Because of the music ministry with which God has blessed me, I have had the privilege of worshiping in countless churches. I have praised the Lord with people of numerous races and denominations. As a result of my experiences, I have come to the conclusion that, regardless of doctrinal differences, racial preferences and varying worship styles, the body of Christ has more in common than it has differences.
Time and time again, I have seen the love of Christ as it has been demonstrated to the lost and hurting. I have seen the church in action as its members became agents of healing and wholeness.
But I have also seen the church take its eyes off those things that bring us together and begin to concentrate on the things that divide and separate us. I imagine that is how different denominations got started.
I have nothing against denominations. But I believe that many times the sign on the church door tends to keep people out rather than invite them in.
Let’s imagine that the leper who was cleansed and healed when Jesus stretched forth His hand (see Luke 5:12-13) went out and started a church after his miraculous healing. Suppose he called the church The First Church of the Stretched-Out Hand. His congregants believed that the only way a person could be healed was for Jesus to stretch out His hand toward them.
Assume that the centurion in Capernaum, whose servant Jesus healed by merely sending the word (see Luke 7:1-10), also started a church–this one called The First Church of the Sent Word. His congregants believed that the only way a person could be healed was for Jesus to send His word.
These two churches were in neighboring cities and could have enjoyed wonderful times of fellowship together. They could have celebrated the fact that there were people in both churches who had personally encountered Jesus Christ–and that because of those encounters, many others had come to a saving knowledge of Christ. But instead they chose to build up denominational walls and become divided over the issue of healing.
This imaginary scenario may be an exaggeration of the way things truly are, but the point is that the church must not allow prejudice and preference to create division. We must learn to celebrate diversity, especially in worship.
CULTURAL DIVERSITY I have learned that much of our worship experience is cultural. And I have never seen culture more clearly defined than in the church.
Take my father’s church. In this black Baptist church, the singing was loud. The preaching was loud. The hand clapping and foot stomping were loud. People said, “If it’s not loud, it’s not church.”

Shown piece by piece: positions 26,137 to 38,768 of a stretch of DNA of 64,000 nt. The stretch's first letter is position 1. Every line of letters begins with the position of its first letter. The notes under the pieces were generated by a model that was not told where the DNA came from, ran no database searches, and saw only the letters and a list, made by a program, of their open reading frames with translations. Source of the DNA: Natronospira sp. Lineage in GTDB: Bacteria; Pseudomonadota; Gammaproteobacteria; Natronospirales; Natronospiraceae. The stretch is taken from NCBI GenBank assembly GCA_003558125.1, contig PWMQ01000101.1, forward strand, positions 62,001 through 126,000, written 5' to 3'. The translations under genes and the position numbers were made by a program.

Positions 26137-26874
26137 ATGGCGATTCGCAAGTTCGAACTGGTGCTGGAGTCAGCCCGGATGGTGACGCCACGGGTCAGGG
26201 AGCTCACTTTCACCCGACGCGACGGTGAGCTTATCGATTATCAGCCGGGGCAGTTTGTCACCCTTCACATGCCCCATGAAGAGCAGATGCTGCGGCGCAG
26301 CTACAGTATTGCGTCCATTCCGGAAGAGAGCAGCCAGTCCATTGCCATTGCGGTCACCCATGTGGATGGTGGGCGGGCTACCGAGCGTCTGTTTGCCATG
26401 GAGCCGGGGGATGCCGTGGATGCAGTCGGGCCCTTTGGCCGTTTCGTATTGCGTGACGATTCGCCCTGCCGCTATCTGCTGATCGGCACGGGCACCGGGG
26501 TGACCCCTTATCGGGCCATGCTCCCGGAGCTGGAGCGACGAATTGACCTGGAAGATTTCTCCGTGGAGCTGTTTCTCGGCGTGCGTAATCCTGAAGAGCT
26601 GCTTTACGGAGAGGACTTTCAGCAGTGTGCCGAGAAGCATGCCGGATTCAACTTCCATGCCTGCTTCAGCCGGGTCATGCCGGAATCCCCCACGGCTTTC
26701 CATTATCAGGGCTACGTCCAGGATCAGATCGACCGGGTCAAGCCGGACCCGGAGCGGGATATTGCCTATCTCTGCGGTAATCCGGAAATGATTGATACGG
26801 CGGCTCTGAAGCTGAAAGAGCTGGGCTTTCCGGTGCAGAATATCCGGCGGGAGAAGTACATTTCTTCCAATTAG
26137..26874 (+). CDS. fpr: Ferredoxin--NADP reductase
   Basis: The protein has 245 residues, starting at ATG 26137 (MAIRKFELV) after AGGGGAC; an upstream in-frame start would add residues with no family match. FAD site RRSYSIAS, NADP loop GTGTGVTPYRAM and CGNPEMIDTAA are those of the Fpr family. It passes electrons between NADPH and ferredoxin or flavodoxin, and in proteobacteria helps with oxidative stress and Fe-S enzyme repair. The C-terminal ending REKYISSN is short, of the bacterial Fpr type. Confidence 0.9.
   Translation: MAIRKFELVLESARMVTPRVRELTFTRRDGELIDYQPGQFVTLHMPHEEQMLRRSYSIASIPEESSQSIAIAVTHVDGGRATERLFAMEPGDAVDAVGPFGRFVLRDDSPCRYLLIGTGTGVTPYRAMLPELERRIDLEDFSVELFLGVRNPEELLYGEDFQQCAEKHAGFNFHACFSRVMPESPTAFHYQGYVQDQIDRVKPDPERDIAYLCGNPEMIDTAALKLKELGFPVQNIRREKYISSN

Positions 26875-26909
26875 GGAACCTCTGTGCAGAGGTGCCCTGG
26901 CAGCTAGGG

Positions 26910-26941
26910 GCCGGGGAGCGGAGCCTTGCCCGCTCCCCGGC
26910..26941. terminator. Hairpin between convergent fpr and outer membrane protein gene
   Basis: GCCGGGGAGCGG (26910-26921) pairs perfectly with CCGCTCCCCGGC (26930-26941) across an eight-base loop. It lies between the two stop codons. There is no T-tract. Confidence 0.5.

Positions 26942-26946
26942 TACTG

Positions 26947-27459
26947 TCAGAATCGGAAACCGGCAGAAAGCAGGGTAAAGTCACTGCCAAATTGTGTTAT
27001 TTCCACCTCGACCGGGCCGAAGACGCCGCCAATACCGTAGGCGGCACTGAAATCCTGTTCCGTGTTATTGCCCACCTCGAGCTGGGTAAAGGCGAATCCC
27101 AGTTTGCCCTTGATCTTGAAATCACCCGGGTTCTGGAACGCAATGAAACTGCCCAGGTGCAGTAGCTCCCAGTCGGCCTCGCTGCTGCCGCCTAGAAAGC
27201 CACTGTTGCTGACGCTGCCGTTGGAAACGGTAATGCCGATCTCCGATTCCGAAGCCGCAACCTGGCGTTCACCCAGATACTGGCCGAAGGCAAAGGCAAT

My father was the finest preacher and Bible teacher I have ever heard. He believed every word of the Bible and communicated each of his points with power and conviction. But often during the sermon, the congregation would begin to shout in agreement, and the organist and the drummer would echo back in a rhythmic pulse. The worship service would grow louder and louder–so loud, in fact, that I could hardly hear a word my father said.
On the other hand, I’ve been in countless conservative white churches where no one said amen, no one clapped his hands, and the organist never played anything that wasn’t written in the hymnal. Every part of the worship service was calculated, with no room for spontaneity.
Often, the sermons delivered by the white preachers in these conservative white churches were powerful and deserved plenty of amens. Still the congregation sat quietly and attentively in their pews without uttering a word.
The contrast between the two cultures is stark. But recently I have begun to see something wonderful happening as believers of different backgrounds worship together, both in church and at my concerts. Those members of the body of Christ who enjoy a free and liberated worship style are giving permission to the conservative members to enjoy themselves in the Lord. The quiet, reserved members are feeling free to respond. They clap their hands and say amen with reckless abandon.
At the same time, our quiet, reserved brothers and sisters are giving permission to the loud, liberated members of the body to sit quietly and listen. It is an awesome sight to see those who once said amen as if on cue sit in tearful reflection and ponder God’s goodness.
The key word is balance. Neither group has a monopoly on worship. There is a place for emotional display, and there is a place for the intellectual approach.
As we worship together more and more, we must begin to appreciate and even learn from what other races and cultures can bring to the worship experience. If we are serious about reconciliation, we must be willing to accept each other’s culture and worship experience as legitimate.